William, it was really nothing

Violence in Belfast, on the eve of another Orange parade? Color me shocked. But our annual rerun of the dimwitted feud between the Hatfields and the McCoy's never seems to get old does it?

Here's a suggestion, though: to get over the epic slaughters of the past, it might be an idea to stop commemorating them?

The Battle of the Boyne was fought 320 years ago. That, to paraphrase Doulglas Adams, is a very long time to wait for a bus.

The forces of the Protestant William of Orange were victorious over the Catholic King James, sealing Ireland's fate as subject to the British crown.

Fantastic. We get it. But does the outcome to this contentious and ancient battle still have to be celebrated, year after year, in bonfires, murals and parades with stirring speeches and booming drums?

Annually antagonizing your neighbors over your victory and their loss isn't the most imaginative way to seek out fellowship and connection, is it? Unsurprisingly, resentment among Catholics often boils over.

I wish it all would stop.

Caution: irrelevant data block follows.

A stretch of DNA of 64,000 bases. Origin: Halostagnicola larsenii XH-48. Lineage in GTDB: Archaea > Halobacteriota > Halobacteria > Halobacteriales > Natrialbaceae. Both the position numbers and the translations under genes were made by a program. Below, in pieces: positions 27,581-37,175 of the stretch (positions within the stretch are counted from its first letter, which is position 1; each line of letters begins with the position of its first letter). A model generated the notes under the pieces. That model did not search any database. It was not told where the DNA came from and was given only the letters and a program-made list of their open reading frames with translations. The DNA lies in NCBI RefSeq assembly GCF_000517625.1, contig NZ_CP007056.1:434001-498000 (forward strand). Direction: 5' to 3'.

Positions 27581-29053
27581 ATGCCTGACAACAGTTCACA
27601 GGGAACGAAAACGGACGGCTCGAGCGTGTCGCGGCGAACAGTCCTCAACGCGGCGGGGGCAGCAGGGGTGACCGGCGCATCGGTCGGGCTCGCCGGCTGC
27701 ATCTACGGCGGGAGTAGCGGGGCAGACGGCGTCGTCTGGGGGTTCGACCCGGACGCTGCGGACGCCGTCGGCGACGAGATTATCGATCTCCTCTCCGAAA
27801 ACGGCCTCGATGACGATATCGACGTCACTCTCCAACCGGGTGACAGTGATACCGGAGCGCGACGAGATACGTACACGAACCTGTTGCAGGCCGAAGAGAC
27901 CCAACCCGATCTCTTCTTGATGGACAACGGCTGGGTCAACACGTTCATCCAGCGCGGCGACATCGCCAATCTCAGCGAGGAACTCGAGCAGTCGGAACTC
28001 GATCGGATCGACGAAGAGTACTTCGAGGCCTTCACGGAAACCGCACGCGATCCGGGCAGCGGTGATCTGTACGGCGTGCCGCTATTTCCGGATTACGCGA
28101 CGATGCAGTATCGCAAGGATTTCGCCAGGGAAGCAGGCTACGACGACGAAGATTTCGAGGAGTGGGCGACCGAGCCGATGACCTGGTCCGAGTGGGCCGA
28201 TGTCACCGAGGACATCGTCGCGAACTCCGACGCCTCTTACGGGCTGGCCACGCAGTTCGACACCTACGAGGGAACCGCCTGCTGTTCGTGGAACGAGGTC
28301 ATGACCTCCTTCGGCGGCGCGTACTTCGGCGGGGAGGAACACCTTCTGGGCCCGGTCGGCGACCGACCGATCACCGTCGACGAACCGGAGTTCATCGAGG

In America, no one celebrates the battles of the Civil War, because Americans were killing Americans. That's a painful memory anyway you slice it. Given their proximity, they figured they'd tone it down.

Isn't there a message in that for Ireland, north and south?

If we keep refreshing the open wounds of history, can we claim to be surprised that they keep on festering and breaking out, year after year?

There's no appetite in the North for winding down the annual commemoration. Indeed most there will be appalled I've even suggested it. That victory from the distant past long ago become more important than the peace in the present.

 
Why?

It's important that the heritage of Ulster is shared and passed on from generation to generation. But isn't there a way to protect and preserve it that doesn't involve kicking open a Pandora's Box and letting the chips fall where they may year after year?

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